If you have experienced low back pain, you are not alone. It is estimated that 80% of the population will experience low back pain at some point during their life. Low back pain is the second most common reason people visit their primary care physician. Low back pain is also a very common and a very costly cause of time missed from work.
So what factors increase your risk for developing low back pain? Low back pain is most common between 30-50 years old and occurs equally in men and women. Prolonged sitting at work or at home increases your risk for developing low back pain. A lack of exercise or a sudden increase in exercise can also increase your chances of experiencing low back pain. As you age, your chances of having low back pain that is caused by arthritis or spinal degeneration increases. Children who wear backpacks that are too large or that are too heavy are also at risk for developing low back pain.
Low back pain is a common symptom, and it can be caused by many different underlying problems. It can be caused by facet syndrome, disc bulges, sacroiliac syndrome, arthritis, and many other conditions. Each of these underlying causes results in a slightly different pattern of low back pain.
Facet syndrome produces a very sharp low back pain that is worse with standing and worse with leaning back. Facet syndrome is most often caused by a sudden motion that misaligns the joints. The joints lock-up, swell, and cause muscular spasms to protect the area.
Disc bulges cause low back pain that is deep and sharp, worse with sitting, and sometimes associated with shooting leg pain. Disc bulges occur very suddenly and often happen after twisting or leaning over to pick something up. The bulging disc can press on spinal nerves and cause pain to shoot down the leg.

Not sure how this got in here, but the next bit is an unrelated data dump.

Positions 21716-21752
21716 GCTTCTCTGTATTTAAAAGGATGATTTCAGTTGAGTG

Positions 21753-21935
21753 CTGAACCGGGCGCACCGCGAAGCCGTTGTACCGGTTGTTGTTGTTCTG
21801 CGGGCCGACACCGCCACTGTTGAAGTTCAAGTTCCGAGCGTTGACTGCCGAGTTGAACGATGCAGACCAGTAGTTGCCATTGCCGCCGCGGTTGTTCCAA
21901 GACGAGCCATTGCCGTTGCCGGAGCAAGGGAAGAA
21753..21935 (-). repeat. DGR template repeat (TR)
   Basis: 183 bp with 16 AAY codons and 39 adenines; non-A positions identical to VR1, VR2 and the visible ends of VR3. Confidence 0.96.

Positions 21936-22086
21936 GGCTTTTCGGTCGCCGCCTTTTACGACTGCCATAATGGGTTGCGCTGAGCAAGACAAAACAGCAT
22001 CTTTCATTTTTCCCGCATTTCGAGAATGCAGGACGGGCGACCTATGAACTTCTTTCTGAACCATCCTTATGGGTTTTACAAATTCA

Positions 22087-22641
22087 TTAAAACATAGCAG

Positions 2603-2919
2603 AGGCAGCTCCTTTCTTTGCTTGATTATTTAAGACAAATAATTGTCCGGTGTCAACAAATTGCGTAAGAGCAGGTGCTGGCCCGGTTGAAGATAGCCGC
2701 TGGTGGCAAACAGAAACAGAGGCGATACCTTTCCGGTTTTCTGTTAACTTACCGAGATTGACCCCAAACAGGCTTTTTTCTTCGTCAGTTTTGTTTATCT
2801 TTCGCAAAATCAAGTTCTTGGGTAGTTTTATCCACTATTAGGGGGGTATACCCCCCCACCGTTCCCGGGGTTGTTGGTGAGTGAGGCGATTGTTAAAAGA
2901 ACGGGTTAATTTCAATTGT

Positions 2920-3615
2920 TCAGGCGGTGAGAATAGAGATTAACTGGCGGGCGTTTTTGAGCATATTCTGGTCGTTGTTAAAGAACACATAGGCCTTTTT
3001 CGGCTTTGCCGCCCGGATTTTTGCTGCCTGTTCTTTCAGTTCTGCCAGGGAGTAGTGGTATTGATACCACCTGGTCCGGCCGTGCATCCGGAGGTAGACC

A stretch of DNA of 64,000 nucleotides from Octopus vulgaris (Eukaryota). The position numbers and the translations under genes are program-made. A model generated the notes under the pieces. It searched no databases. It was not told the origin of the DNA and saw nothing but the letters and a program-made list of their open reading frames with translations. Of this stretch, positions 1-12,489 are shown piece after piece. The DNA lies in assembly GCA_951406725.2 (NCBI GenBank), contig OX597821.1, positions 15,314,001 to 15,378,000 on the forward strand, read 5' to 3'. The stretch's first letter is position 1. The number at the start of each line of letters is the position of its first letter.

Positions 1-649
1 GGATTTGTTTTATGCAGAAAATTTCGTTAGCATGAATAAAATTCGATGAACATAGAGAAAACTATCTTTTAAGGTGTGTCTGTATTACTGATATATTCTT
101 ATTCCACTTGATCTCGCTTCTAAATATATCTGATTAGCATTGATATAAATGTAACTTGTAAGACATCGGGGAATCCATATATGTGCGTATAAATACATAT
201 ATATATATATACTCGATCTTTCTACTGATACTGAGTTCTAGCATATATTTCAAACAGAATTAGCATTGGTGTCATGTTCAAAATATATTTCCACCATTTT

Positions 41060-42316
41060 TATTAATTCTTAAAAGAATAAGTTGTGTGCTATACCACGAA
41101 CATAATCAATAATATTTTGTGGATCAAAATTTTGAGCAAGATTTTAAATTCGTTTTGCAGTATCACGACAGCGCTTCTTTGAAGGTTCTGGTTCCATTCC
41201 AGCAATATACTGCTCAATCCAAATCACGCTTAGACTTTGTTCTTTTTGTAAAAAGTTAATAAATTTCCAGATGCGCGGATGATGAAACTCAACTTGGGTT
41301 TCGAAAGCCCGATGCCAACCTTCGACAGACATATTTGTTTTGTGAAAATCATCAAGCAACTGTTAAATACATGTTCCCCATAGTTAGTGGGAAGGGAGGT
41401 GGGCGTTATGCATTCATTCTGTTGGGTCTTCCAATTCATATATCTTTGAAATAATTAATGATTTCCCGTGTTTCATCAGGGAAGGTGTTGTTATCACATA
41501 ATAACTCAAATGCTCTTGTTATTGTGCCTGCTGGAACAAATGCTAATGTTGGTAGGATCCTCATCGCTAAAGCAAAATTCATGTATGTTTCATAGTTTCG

Sacroiliac syndrome produces low back pain that is achy and sharp at times, worse on one side of the back, and worse with walking. Sometimes sacroiliac pain is mistaken for hip pain. The sacroiliac joint causes pain when it is misaligned, and it can become misaligned due to a fall, walking unevenly, or sitting with your legs crossed for long periods of time.
Arthritis causes a dull and achy low back pain that is typically worse in the morning, just after waking up, or at the end of a long day. Arthritis can also act up after prolonged sitting or standing. It causes a feeling of stiffness because arthritis changes the shape of the joint and decreases the motion of the joint.
Even though there are many different causes of low back pain, there are things you can do to decrease your chances of experiencing low back pain. Always try to sit or stand in a neutral position with your shoulders back and your weight distributed equally between your hips and feet. Get up and move around after you have been sitting for 30 minutes to prevent stiffness and maintain flexibility in your low back. Bend at the knee instead of the waist when picking things up. Always ask for help when lifting heavy objects, and lift with your legs instead of your back. Finally, always stretch before any physical activity to warm up your muscles and prevent injuries.
What can you do if you already have low back pain? Chiropractic care is an effective way to relieve and prevent low back pain. Your chiropractor can assess your problem and determine what the underlying cause of your low back pain is. Once the cause of your pain has been determined, treatment to eliminate your back pain at its root cause can begin. Chiropractic adjustments restore proper motion to the joints, relieve muscular spasms, and relieve pain. Early treatment can speed up your recovery time so you can get back to normal faster than if you just wait for the pain to go away. Also, untreated back pain reoccurs 80% of the time. By restoring proper spinal function, chiropractic care can help prevent these reoccurrences.
To determine if chiropractic care would help you relieve your low back pain, or to speak with a chiropractor in the Edwardsville,IL area, call Dr. Emily Brueggeman at 618-692-0000 . Ask for a free Invitation to Health which includes a consultation and screening to determine if your case is a chiropractic case.